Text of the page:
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Nadine Gordimer's short story, Once Upon A Time, has a cleverly arranged and non-standard structure which creates tension and even bewilderment right from the opening sentence. Gordimer has purposefully launched straight into what is bothering her. There is no introduction as such and so this makes the tone quite abrupt and certainly definitive as the narrator expresses her consternation at the audacity of her colleague who finds it necessary to suggest to her that she "ought" to write a children's story because it is what all respected writers (inferred not stated) are expected to do.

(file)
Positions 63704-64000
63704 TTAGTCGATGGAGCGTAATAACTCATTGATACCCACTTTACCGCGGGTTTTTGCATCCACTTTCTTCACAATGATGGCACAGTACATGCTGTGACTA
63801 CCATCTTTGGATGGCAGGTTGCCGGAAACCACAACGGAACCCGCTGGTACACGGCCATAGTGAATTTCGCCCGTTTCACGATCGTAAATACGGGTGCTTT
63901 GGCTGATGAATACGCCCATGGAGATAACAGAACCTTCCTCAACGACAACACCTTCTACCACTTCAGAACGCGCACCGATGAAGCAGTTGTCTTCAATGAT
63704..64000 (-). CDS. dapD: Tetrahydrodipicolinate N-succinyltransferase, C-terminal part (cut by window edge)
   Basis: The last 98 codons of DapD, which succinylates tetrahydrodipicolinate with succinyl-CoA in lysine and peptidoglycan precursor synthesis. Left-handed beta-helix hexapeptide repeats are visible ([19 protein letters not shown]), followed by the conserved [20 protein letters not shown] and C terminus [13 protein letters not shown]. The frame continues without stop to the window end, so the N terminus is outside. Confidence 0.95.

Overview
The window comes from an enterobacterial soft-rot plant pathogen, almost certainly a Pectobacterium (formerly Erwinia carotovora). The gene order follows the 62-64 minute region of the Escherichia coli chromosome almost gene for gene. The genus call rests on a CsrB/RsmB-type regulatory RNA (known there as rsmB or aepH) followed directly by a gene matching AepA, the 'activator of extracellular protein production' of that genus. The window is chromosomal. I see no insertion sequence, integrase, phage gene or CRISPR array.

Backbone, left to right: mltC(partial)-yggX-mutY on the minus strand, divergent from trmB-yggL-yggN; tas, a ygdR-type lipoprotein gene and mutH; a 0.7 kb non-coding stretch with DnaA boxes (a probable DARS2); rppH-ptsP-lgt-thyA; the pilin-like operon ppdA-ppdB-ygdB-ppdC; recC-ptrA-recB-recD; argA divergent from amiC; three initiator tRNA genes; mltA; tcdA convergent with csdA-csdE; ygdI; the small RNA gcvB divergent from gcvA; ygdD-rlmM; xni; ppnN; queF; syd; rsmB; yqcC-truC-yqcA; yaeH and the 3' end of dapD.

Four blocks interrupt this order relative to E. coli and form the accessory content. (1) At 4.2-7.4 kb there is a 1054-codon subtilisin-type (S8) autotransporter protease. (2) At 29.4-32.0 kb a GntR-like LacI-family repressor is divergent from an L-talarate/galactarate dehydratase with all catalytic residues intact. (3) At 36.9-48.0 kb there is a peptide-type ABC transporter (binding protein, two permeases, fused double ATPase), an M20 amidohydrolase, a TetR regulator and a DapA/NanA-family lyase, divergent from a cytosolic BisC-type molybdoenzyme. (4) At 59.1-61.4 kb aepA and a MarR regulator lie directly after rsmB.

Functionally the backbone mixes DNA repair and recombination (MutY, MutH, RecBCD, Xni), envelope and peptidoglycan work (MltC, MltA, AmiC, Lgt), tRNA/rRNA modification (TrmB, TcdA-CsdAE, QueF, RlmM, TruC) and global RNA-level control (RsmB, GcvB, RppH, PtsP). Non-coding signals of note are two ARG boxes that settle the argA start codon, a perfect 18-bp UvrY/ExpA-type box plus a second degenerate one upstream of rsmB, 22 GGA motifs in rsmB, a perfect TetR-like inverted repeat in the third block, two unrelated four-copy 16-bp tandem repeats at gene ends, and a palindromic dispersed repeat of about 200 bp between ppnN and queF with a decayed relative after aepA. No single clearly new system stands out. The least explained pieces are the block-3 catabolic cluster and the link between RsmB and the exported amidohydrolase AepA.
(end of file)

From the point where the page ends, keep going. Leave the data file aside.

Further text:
This tone is soon followed by an urgency in the narrator's voice which reflects the sudden fear which grips her. She feels like "a victim already" with all her senses heightened by a perceived threat which she has yet to determine. However, she does not react immediately except to take her time in establishing whether her fears are justified. She admits that she is afraid sometimes, especially in light of violent crimes only "two blocks away" but she refuses to be bullied into being permanently afraid or sleeping with "a gun under the pillow." Her considered tone (despite her "arrhythmia") reflects her rational thought and her ability to assess a situation rather than react first and only then assess the situation. Gordimer starts the story in this way so that the reader can both understand that Gordimer does not conform in a way that the average (white) South African (of the time period) is expected to do and she does not support preconceived notions or expectations. The "bedtime story" warns of what can happen when a person does just that.
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